Currently, there is declining interest in heart rate monitoring, but we expect a rebound for several reasons. The main reason the data is growing in interest is that smart fabrics and newer textiles are improving the user experience of wearing a chest band. There is surging interest in wrist-based products, but the research indicates that data is not as good as a chest strap option.
The second reason why data is coming back in vogue with heart rate monitoring is the improvement in data aggregation from athlete management system (AMS) software. In the past, juggling data alone—the common burden of smaller club and college coaches—was just too much. Now the burden of exporting or transferring data is lifted, and the coach is free to do the analysis instead of the monkey work.With the burden of exporting data lifted, coaches are free to do analysis instead of monkey work. Click To Tweet
Heart rate data is more important for endurance sports and open field continuous sports like soccer, but with team practices in power-oriented sports lasting hours, the data is just as relevant as in the past.
Understanding Heart Rate Monitor Signal Quality and Telemetry Demands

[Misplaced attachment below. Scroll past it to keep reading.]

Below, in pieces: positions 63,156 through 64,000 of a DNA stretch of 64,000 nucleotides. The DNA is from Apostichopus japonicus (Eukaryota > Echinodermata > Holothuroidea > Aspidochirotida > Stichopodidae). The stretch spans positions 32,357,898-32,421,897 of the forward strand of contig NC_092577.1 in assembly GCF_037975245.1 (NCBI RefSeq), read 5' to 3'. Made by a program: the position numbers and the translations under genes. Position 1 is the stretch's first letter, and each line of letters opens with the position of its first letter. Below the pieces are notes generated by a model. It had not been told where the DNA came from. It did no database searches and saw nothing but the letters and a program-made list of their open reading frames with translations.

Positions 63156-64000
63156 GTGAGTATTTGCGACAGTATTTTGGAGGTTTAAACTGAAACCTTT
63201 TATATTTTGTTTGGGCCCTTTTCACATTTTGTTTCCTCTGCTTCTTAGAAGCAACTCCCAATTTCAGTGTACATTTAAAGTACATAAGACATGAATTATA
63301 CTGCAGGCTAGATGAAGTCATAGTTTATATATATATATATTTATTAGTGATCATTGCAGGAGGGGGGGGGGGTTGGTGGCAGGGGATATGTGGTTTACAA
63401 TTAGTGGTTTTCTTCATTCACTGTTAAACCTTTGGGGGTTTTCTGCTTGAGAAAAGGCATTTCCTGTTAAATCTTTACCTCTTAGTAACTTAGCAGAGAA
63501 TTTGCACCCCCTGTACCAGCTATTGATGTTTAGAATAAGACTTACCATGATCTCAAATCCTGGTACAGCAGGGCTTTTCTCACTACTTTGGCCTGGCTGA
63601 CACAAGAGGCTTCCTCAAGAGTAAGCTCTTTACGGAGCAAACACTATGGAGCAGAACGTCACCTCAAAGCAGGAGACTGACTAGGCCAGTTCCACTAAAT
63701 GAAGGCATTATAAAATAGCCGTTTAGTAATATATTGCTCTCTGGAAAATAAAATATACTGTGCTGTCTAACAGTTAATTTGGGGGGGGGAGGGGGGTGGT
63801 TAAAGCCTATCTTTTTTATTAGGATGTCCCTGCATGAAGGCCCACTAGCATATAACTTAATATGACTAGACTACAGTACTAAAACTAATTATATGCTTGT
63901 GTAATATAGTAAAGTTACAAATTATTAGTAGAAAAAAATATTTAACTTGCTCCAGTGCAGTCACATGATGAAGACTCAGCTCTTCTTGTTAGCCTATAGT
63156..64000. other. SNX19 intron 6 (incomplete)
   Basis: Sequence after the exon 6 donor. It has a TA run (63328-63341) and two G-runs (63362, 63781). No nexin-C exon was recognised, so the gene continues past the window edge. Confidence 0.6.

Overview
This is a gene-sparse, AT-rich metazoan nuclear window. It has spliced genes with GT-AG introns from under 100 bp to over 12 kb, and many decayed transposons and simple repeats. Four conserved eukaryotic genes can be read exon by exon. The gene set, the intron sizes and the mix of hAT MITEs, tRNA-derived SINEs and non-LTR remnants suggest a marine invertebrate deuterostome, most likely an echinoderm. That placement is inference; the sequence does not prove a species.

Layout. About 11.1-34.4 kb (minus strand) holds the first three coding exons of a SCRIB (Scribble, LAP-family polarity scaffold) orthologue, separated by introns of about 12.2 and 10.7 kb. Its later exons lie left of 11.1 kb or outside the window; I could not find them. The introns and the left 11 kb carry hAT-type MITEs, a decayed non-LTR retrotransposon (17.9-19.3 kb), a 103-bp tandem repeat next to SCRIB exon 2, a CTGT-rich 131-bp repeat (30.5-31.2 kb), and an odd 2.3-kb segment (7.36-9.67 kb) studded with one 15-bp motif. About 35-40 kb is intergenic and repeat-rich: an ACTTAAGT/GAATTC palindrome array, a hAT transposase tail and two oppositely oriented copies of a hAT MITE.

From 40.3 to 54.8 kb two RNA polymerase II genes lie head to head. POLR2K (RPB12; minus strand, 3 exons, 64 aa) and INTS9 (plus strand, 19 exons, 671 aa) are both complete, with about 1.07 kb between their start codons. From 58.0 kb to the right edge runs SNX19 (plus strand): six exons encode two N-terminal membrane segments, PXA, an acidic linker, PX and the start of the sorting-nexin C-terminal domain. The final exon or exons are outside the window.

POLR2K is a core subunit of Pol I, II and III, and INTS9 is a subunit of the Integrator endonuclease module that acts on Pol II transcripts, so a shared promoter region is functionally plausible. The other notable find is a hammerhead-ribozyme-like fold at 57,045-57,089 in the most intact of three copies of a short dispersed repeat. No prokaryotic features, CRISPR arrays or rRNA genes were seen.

Before coaches or athletes look into features and other secondary benefits, the two key areas that make or break a heart rate system are the quality of data and how the data is pushed out either in real time or post session. The first step in getting an accurate heart rate is not a technology decision, but an anatomical choice with where to measure. Sensors near the heart, such as a shirt or strap, are common because of signal quality. Other options like finger and wrist measures are fine, but artifact problems increase and signal fidelity decreases as the measure becomes more distal to the midpoint of the body. Electrocardiograms (ECG or EKG) will sometimes use “limb leads,” but the primary zone of measurement is the chest.The first step in getting an accurate heart rate is an anatomical choice of where to measure. Click To Tweet